Vets opiates - Justin Minyard screengrab photo

Veteran Justin Minyard said he became addicted to opiates prescribed by the VA.ABC News

U.S. Department of Veterans Affairs senior officials told a panel of skeptical House lawmakers today that the VA has reduced the number of veterans receiving opiates by more than 20,000 since October in response to congressional pressure and media scrutiny.

“The VA has a very good story to tell,” Dr. Robert Jesse, the agency’s principal deputy undersecretary for health, told a subcommittee of the House Committee on Veterans’ Affairs.

Jesse, and his boss, the undersecretary for health, Dr. Robert Petzel, predicted that improvement will be accelerated by a new initiative reported on by ABC News on Tuesday to expand physician training and alternative therapies around the country. Those alternatives include acupuncture, meditation, imaging therapy and possibly spinal stimulation, along with increased access to specialists in treating the root causes of pain.

But despite the upbeat testimony, Rep. Dan Benishek, R-Mich. – the subcommittee chairman – said he was frustrated.

“It remains to be seen whether this effort will generate meaningful results for our veterans,” he said after the hearing. “VA still has a lot of explaining to do on how this problem escalated in the first place and why it’s taken them so long to do anything about it.”

In September, The Center for Investigative Reporting revealed that VA prescriptions for four highly addictive opiates – hydrocodone, oxycodone, methadone and morphine – had surged by 270 percent between 2001 and 2012. That far outpaced the increase in patients and contributed to a fatal overdose rate among VA patients that was nearly double the national average.

The story helped spark a congressional hearing in October, where VA officials promised to develop a plan to combat the problem. On Tuesday, that plan came in the form of an Opioid Safety Initiative, which builds on pilot programs already underway in various cities.

The initiative announcement came hours before the broadcast of a new joint investigation by ABC News and CIR. In that report, a former VA physician, Dr. Basimah Khulusi, came forward to say she had been forced out of her job in Kansas City, Mo., after some veterans complained that she would not prescribe high doses of opiates.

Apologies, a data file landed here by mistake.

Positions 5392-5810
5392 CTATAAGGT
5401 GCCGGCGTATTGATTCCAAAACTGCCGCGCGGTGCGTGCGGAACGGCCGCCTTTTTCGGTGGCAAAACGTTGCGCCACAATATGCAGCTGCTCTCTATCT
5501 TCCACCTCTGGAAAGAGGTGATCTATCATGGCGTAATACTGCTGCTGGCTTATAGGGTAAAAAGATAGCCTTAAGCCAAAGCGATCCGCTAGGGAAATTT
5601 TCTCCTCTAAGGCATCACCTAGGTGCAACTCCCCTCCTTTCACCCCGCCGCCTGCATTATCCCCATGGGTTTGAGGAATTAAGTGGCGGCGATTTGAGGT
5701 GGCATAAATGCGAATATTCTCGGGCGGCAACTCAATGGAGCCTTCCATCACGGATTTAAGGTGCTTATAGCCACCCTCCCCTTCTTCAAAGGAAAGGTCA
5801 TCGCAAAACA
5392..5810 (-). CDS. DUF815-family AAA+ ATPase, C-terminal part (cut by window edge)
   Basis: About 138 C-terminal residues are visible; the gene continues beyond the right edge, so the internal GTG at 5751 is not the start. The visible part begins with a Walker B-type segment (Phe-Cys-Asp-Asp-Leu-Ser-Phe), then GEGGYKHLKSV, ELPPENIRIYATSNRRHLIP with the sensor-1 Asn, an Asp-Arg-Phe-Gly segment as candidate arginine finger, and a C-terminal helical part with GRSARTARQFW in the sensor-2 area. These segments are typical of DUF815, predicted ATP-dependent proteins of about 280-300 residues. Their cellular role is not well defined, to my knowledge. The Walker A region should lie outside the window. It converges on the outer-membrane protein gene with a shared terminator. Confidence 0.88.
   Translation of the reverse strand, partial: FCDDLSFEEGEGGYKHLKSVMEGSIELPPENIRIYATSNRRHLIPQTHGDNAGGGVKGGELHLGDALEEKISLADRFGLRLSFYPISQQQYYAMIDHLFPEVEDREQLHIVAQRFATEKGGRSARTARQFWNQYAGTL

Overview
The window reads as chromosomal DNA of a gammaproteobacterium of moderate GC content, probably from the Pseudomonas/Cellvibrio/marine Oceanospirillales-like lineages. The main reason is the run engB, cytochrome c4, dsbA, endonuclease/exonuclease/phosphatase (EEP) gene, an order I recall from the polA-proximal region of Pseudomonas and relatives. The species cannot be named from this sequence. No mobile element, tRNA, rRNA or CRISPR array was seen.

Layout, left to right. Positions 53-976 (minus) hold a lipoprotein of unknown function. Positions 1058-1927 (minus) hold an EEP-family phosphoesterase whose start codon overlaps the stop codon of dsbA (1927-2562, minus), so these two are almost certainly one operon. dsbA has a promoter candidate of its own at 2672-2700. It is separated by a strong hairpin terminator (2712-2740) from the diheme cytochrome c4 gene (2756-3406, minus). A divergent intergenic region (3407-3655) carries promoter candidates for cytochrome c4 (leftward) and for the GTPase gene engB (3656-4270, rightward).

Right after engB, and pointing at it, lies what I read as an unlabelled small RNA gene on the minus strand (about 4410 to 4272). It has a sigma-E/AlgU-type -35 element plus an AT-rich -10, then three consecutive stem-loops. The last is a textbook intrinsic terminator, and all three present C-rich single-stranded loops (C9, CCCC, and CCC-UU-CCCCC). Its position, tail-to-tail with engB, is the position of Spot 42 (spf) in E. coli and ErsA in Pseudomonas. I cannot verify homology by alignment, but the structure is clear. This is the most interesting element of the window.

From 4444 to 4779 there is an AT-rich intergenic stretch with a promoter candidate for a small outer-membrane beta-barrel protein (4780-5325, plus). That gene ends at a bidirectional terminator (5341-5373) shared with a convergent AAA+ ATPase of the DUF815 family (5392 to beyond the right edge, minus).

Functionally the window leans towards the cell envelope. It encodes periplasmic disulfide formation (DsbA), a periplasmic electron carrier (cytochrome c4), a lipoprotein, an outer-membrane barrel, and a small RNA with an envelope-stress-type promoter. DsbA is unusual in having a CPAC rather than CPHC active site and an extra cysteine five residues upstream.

VA officials said they could not comment on Khulusi’s employment. Jesse – the deputy undersecretary for health – argued that the drop in veterans receiving narcotic painkillers proves practices already are changing.

“There is concentrated and accelerated attention in this area,” he said.

Asked about the numbers behind the drop, VA spokeswoman Victoria Dillon said that between September and December, patients receiving an opioid prescription declined from 665,786 to 646,234 – about 3 percent. 

Decorated Army veteran Justin Minyard said he hopes the change is real. After multiple injuries in Afghanistan and Iraq, Minyard became addicted to opiates prescribed by the VA for chronic pain. 

“I was in a fog for years,” he said. “There were better options to treat my pain, and those weren’t presented to me first. The priority was treating me the fastest, seemingly least expensive way, and it was the most detrimental.”

Minyard said he finally was able to get off pain medication after trying spinal cord stimulation, but when he asked the VA about obtaining a spinal cord stimulator two years ago, he was told he would have to fail with opiate treatment first.

“My response is, ‘What is your definition of failure? Is it addiction or is it death? Accidental overdose?’ ” he said. “When I accidentally overdose, does this mean I’ll be able to access treatment?”

And veterans around the country raised questions about how available the alternative therapies promised by the VA would be.

In Texas, U.S. Army veteran Chas Jacquier, who sustained multiple concussions during bomb blasts in Afghanistan and has a bulging disk in his back, told CIR he had to wait three months to see a neurologist.

When he finally saw the specialist on Tuesday, he said the doctor talked to him about future acupuncture or chiropractic care, but nothing was scheduled and any future appointments appear to be weeks, or months, away.

“I would like some alternative therapy,” Jacquier said, “but all I get is meds.”

Still, Minyard said the change in VA policy could give more veterans access to alternative therapy and reduce their dependence on painkillers.

“Thank God. Now how do we fix it?” he said. “Let’s start fixing. We can start this afternoon. It’s not too little, too late. Absolutely not.”

This story was produced by The Center for Investigative Reporting as part of a collaboration with ABC World News. ABC senior producer Teri Whitcraft contributed to this story. It was edited by Amy Pyle and copy edited by Sheela Kamath and Christine Lee. Reach the reporter at and follow him on Twitter at @Aaron_Glantz.

Creative Commons License

Republish our articles for free, online or in print, under a Creative Commons license.

Aaron Glantz was a senior reporter at Reveal. He is the author of "Homewreckers: How a Gang of Wall Street Kingpins, Hedge Fund Magnates, Crooked Banks, and Vulture Capitalists Suckered Millions Out of Their Homes and Demolished the American Dream." Glantz produces journalism with impact. His work has sparked more than a dozen congressional hearings, numerous laws and criminal probes by the Drug Enforcement Administration, FBI, Pentagon and Federal Trade Commission. A two-time Peabody Award winner, finalist for the Pulitzer Prize, multiple Emmy Award nominee and former John S. Knight journalism fellow at Stanford University, Glantz has had his work has appear in The New York Times, Chicago Tribune, NBC Nightly News, Good Morning America and PBS NewsHour. His previous books include "The War Comes Home" and "How America Lost Iraq."